“Make it easier for us,” Tanjaya said, addressing the University. “You’re trying to be diverse, you’re trying to be the Year of Pitt Global, so let’s do something about it.”

Tanjaya also announced at this meeting that the second floor of David Lawrence Hall is available for student organizations to book through the Event Management System. Previously, students had to call the David Lawrence building itself in order to book a room.

He said he’s now advocating for Posvar and more rooms in Benedum to be available through EMS.

“This is a great expansion because booking rooms is a pain for student officers,” Tanjaya said. “Other spaces that are not on EMS become a fight to grab among student organizations.”

Board member Rajaab Nadeem asked for a moment of silence during his report for the victims of the shooting in New Zealand last week. Nadeem said, now more than ever, it’s important to amplify the voices of the Muslim community.

“I think we need to support our communities, especially marginalized ones,” Nadeem said. “Islamophobia is a huge problem not only across America or Pittsburgh, but across the world.”

As a Muslim, Nadeem said it strongly affects him because he has grown up with similar principles to the victims of the shooting. He said students need to start focusing more of their attention on the safety and inclusion of these marginalized groups.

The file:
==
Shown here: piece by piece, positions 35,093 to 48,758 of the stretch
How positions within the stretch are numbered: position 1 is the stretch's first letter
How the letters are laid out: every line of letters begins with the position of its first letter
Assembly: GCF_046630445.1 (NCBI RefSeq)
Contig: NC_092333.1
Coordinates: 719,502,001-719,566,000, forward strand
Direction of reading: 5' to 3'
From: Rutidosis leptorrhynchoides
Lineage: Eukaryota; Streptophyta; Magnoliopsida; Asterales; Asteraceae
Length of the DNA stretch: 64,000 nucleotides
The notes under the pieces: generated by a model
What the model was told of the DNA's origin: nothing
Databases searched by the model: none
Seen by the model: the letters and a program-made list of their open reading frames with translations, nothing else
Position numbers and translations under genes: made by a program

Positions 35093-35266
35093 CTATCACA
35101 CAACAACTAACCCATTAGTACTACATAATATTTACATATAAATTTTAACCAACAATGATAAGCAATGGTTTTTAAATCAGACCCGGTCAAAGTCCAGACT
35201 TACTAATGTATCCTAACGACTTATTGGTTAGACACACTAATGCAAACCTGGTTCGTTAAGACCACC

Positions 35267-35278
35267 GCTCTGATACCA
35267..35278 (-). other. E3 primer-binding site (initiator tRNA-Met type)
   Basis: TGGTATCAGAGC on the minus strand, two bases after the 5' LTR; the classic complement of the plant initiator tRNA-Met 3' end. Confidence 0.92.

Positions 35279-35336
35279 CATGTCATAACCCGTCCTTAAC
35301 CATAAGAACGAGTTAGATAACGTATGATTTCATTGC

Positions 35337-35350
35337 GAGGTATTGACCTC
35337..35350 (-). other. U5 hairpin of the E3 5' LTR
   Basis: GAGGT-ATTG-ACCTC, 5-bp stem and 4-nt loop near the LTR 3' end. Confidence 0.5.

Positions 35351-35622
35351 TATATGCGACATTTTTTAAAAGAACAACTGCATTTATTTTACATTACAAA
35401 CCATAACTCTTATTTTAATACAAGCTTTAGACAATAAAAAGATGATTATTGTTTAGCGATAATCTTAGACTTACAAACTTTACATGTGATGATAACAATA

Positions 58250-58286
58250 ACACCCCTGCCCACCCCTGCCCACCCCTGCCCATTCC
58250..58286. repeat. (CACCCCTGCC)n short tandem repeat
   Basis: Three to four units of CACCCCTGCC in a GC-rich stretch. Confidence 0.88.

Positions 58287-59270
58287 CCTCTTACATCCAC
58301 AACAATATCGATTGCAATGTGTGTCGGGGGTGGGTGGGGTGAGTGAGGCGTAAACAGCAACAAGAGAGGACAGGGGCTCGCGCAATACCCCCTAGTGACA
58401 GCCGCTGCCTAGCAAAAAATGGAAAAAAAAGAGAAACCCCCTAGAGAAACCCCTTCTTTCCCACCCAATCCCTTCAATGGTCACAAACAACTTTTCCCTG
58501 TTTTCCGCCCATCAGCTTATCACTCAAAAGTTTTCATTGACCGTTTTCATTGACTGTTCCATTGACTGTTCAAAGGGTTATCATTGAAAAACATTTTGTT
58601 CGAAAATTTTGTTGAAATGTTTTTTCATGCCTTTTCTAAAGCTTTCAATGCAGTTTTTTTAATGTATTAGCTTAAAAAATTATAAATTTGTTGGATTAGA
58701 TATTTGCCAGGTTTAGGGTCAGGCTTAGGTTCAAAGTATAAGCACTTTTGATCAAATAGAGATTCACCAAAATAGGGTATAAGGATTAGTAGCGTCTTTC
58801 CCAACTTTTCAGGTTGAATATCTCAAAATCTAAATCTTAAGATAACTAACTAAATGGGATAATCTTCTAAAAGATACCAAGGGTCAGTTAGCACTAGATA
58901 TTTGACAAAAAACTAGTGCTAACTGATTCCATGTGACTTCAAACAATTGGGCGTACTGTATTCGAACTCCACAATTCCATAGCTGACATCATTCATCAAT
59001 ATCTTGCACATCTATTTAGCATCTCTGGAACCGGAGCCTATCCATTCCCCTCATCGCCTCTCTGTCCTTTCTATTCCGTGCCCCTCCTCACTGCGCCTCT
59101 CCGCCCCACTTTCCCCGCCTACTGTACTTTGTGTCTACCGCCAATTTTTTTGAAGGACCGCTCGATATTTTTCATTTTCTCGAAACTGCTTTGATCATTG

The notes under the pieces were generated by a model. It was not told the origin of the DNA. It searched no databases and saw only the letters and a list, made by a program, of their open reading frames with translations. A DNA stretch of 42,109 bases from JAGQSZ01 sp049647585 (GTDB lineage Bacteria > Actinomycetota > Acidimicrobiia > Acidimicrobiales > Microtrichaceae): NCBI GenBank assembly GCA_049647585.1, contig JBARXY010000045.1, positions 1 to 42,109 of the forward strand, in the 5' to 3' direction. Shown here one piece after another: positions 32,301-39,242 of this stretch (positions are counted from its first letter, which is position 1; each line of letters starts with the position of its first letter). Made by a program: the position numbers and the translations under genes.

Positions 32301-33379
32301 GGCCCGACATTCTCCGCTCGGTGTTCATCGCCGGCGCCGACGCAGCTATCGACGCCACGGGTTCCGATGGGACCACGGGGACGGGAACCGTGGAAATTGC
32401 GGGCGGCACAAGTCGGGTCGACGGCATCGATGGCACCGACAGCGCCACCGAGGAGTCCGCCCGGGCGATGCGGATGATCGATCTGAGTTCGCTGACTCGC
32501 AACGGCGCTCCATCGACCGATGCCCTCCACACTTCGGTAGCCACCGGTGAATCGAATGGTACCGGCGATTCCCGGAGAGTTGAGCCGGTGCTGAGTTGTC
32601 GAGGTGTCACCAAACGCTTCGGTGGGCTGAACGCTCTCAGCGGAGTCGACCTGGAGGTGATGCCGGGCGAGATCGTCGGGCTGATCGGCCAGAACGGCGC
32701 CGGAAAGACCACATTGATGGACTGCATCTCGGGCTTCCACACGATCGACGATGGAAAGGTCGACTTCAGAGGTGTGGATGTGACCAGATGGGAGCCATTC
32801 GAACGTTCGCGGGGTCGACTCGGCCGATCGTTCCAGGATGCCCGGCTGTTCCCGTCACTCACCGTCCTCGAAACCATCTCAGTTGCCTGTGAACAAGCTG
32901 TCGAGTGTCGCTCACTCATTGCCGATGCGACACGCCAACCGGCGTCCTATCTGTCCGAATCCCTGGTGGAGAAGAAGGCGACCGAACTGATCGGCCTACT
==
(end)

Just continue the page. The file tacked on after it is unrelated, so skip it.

“The saddening thing is that, whether it’s a mosque or a synagogue, these things aren’t coming as surprises anymore,” Nadeem said. “And that says volumes about where we are as a species.”

Allocations

The Political Science Student Association requested $2,984.07 for its annual trip to Washington D.C. The board approved in full.

Pittsburgh Club Baseball requested $2,129.76 for its Penn State Conference Series. The board approved $1,912.14 and denied $217.62.

HOSA requested $2,661.68 for its State Leadership Conference. The board approved in full.

The South Asian Student Association requested $1,607.56 for its annual SASA show. The board approved $1,575.56 and denied $32.

Some of God’s Children Gospel Choir requested $2,415 for its annual spring conference. The board approved in full.

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SGB looks to fill positions for next year